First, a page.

|Date Published||15 March 2017|
In 1996 teenager Tom Jeffries vanished from an Outward Bound centre. His body was found a year later. In 2017 in a series of podcasts investigative journalist Scott King attempts to discover what really happened.
The informal bigger group called the Rangers used to take the teenagers and younger children away from the city and its problems, such as bullying. But this time the trip didn’t bring fun and respite. Instead, 15-year old Tom Jeffries vanished, and his friends Charlie Armstrong, Eva Bickers, Anyu Kekkonen and Brian Mings couldn’t cope with the fall-out. The parents present that night were vilified in the press, and so was Haris Novak, the local man with learning difficulties who came in contact with the group.
A year later his body was found by Harry Saint Clement-Ramsay, whose father Lord Ramsay had bought the land soon after the incident. At the time, Harry with his two ‘city toffs’ friends ventured into the woods at night, equipped with dogs and guns to ‘lamp deer’ but really to discover the origins of a sinister local legend.
A verdict of misadventure was entered yet not everybody was convinced that it had been just an unfortunate freak accident and so accusations that Tom was killed flew freely.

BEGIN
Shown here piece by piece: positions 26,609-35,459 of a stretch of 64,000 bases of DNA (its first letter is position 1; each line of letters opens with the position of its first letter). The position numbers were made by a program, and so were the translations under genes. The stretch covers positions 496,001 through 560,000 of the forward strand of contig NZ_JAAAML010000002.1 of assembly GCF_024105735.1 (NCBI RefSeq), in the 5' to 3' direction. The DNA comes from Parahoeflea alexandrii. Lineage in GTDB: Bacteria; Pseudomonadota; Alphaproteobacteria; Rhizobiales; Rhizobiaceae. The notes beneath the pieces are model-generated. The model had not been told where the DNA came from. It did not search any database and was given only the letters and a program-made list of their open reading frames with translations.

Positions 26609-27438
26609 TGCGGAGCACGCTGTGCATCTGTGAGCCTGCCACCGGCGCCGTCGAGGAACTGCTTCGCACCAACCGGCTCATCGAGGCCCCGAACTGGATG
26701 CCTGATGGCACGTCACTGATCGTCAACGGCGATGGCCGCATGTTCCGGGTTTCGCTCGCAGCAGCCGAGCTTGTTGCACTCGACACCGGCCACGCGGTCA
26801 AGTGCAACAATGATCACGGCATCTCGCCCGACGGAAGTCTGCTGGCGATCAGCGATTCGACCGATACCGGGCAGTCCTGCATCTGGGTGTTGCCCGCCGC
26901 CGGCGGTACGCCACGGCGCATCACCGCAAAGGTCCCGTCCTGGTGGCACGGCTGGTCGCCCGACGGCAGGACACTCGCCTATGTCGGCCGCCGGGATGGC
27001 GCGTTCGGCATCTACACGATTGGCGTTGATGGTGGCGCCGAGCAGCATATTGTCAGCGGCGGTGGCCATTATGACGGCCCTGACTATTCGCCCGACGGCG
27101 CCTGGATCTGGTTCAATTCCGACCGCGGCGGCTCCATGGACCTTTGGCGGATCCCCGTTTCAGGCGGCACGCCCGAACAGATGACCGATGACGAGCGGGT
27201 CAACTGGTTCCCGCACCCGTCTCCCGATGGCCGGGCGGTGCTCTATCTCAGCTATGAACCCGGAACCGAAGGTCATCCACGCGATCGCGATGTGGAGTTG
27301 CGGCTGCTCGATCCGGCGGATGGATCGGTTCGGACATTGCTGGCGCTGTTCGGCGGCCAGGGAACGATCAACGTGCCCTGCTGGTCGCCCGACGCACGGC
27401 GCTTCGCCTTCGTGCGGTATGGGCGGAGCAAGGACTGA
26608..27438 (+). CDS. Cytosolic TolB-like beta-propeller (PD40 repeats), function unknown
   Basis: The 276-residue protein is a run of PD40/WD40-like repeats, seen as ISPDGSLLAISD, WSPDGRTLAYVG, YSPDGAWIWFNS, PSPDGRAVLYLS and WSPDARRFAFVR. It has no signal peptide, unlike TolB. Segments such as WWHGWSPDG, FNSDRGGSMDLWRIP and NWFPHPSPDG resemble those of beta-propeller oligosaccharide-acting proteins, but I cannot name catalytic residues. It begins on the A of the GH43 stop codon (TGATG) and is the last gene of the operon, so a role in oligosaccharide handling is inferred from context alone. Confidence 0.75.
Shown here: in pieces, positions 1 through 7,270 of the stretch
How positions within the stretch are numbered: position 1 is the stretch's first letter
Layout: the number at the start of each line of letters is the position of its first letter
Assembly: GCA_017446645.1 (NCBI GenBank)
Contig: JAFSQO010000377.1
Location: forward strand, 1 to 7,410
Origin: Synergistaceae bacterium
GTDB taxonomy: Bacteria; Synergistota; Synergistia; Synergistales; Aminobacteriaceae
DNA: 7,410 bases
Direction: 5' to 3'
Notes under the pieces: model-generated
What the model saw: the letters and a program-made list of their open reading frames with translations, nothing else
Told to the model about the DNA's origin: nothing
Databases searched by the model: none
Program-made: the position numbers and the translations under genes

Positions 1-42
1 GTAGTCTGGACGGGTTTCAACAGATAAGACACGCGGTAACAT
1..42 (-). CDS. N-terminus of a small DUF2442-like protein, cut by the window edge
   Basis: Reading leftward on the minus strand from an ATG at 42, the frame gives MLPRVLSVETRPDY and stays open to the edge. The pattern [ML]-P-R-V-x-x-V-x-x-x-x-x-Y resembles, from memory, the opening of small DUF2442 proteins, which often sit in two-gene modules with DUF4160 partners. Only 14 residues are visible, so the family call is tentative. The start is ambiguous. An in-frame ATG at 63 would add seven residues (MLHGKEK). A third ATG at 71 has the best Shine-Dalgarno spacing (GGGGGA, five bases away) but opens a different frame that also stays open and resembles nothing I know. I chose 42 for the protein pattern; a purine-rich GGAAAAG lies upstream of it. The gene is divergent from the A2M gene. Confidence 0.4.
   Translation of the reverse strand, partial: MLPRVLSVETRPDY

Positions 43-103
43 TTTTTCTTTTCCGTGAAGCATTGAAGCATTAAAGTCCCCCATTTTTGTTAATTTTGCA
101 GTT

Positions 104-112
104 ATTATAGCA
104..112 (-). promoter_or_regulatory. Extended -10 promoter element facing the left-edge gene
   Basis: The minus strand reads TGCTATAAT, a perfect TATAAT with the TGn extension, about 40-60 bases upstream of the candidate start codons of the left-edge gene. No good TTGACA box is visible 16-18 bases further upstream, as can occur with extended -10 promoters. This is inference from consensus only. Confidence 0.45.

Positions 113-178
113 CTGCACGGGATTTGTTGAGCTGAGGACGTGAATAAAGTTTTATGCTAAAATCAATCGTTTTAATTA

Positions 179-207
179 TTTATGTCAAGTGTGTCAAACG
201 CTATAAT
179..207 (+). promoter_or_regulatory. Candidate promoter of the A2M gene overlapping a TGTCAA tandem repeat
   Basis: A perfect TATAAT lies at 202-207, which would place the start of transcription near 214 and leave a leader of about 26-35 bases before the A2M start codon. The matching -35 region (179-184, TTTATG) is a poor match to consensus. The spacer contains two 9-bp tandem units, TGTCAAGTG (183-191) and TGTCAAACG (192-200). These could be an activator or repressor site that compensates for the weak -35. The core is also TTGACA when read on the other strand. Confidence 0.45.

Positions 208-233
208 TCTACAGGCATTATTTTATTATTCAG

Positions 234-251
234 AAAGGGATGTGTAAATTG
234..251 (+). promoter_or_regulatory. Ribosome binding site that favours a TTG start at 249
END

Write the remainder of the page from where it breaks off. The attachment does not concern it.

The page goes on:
In 2017 the elusive investigative journalist Scott King contacts several people touched by the death. He is already famous for his podcast examinations of complicated cases and for becoming a cult internet figure. King, wearing a mask to conceal his true identity, embarks on a project of interviewing six people in person, via Skype and on the phone.
His aim is to shine a light on past darkness and to tell the truth but not to draw conclusions of his own but for the listeners to decide what might have happened. As each interviewee recalls a different memory, which unveils a new revelation, the affected people don’t actually seem to remember much of the fateful night when the mysterious death occurred, apart from them being quite drunk and stoned. But as bits of information and little secrets appear, it’s still not clear who’s telling the truth and how the personalities and dynamics of the group influenced the power battles. However, they all try to deal with their angst and King’s method eventually delivers a devastating outcome.
Six Stories is a slim volume rich in nuances and filled with deep passion for folklore and myths. In this spooky and eerie debut Matt Wesolowski introduces a very interesting contemporary concept of narrative structure which keeps the readers on their toes to make them continuously check if they follow the story. His unique storytelling shows a great deal of understanding how young people might deal with secrets, unspoken feelings, unrequited love, fear of being an outcast and most importantly of a desperate desire to belong.
Reviewed 14 October 2017 by Ewa Sherman